He got brief, nightmarish glimpses of the sea whenever the lightning flashed. He was always surprised to see where the wave was: ahead, below, rearing up beside him, or completely out of sight. He also discovered with a shock that he could not feel his hands, and looked down to see that they were still locked to the wheel, frozen in a grip like rigour mortis. There was a continuous roar in his ears, the wind indistinguishable from the thunder and the sea.

The power of intelligent thought slipped slowly away from him. In something that was less than a hallucination but more than a daydream, he saw the girl who had stared at him earlier on the beach. She walked endlessly toward him over the bucking deck of the fishing boat, her swimsuit clinging to her body, always getting closer but never reaching him. He knew that, when she came within touching distance, he would take his dead hands from the wheel and reach for her, but he kept saying "Not yet, not yet," as she walked and smiled and swayed her hips. He was tempted to leave the wheel and close the gap himself but something in the back of his mind told him that if he moved he would never reach her, so he waited and watched and smiled back at her from time to time, and even when he closed his eyes he could see her still.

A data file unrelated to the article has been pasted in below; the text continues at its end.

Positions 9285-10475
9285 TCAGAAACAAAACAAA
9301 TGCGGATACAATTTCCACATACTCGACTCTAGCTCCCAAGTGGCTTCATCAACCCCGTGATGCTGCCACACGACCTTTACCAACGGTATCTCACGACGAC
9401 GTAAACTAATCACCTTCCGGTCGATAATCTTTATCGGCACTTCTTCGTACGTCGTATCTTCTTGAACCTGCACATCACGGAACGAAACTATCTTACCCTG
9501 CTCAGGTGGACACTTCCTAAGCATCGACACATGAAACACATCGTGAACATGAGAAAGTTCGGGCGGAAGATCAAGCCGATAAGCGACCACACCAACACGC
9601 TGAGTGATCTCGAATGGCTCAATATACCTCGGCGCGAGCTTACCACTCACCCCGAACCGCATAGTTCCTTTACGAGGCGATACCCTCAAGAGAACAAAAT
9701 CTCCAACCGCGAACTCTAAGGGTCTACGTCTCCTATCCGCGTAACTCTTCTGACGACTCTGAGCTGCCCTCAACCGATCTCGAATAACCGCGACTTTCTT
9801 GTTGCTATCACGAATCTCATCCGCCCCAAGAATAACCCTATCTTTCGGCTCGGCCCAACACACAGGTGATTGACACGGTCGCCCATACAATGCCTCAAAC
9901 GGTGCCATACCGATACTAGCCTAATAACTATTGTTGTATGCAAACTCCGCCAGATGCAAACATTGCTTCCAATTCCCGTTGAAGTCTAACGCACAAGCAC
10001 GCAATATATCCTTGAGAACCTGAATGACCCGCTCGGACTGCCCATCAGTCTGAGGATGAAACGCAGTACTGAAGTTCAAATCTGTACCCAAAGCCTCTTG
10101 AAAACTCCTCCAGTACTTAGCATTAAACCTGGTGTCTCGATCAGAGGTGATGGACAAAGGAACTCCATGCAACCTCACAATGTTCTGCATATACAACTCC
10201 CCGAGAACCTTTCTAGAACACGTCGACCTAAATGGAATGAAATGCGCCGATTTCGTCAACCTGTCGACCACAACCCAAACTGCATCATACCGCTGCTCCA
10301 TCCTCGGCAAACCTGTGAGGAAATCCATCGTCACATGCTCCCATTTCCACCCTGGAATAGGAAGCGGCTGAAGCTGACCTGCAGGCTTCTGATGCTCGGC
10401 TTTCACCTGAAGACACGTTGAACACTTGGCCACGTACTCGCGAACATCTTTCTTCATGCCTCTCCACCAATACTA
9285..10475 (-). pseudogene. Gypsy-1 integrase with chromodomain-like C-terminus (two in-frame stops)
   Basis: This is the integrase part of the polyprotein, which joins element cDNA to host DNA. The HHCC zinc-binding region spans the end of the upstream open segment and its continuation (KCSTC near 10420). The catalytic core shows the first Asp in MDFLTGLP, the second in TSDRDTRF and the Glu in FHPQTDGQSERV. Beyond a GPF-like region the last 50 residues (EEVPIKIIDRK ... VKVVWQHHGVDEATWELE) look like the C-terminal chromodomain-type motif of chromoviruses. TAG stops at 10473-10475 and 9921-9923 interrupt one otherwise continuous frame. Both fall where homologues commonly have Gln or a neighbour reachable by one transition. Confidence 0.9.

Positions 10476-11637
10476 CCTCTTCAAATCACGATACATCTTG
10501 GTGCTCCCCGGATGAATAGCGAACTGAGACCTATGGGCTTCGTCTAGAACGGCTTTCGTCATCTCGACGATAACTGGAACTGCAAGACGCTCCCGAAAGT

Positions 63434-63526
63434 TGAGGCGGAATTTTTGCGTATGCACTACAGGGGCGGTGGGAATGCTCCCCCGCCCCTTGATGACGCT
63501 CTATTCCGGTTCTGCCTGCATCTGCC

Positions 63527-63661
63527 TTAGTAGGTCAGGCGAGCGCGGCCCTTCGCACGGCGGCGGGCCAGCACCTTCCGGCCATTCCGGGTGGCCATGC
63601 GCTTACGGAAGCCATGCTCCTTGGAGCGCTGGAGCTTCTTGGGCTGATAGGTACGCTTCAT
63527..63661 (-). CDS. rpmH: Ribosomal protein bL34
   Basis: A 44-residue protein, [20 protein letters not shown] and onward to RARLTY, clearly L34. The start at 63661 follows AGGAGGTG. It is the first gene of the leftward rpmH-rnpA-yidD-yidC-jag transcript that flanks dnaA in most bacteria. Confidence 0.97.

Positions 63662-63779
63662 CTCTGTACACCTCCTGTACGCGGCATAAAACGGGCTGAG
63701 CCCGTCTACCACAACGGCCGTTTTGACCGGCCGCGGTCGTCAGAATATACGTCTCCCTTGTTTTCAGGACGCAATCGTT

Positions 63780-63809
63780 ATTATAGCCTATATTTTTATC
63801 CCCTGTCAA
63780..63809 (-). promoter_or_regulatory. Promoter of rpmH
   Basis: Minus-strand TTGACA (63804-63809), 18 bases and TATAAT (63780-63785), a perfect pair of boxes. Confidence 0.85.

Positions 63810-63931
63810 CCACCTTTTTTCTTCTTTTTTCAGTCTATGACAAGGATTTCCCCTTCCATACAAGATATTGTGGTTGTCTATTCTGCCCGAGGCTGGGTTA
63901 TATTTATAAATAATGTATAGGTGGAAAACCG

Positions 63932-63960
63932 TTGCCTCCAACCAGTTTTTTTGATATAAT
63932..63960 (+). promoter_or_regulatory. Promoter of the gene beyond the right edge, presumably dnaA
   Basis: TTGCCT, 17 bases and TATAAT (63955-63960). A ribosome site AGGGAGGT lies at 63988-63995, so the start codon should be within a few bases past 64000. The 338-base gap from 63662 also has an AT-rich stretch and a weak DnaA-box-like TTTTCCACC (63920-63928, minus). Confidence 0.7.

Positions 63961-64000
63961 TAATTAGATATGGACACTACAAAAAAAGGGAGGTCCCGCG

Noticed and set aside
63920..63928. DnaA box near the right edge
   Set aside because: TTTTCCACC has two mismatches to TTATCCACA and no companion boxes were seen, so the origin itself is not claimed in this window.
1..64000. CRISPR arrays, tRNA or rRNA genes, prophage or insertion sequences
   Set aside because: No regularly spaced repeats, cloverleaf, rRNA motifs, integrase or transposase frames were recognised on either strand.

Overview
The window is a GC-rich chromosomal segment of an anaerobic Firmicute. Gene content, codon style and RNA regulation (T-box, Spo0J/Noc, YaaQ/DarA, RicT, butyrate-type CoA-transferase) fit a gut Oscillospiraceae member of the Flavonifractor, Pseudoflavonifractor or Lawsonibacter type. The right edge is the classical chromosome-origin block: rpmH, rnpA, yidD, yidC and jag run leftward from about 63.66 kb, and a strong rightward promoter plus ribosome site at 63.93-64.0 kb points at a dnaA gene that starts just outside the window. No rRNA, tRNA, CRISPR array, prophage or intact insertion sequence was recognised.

He was slipping in and out of consciousness now. His mind would drift away, the sea and the boat disappearing first, then the girl fading, until he would jerk awake to find that, incredibly, he was still standing, still holding the wheel, still alive; then for a while he would will himself to stay conscious, but eventually exhaustion would take over again.

In one of his last clear moments he noticed that the waves were moving in one direction, carrying the boat with them. Lightning flashed again, and he saw to one side a huge dark mass, an impossibly high wave… no, it was not a wave, it was a cliff… The realisation that he was close to land was swamped by the fear of being hurled against the cliff and smashed. Stupidly, he pulled the starter, then hastily returned his hand to the wheel; but it would no longer grip.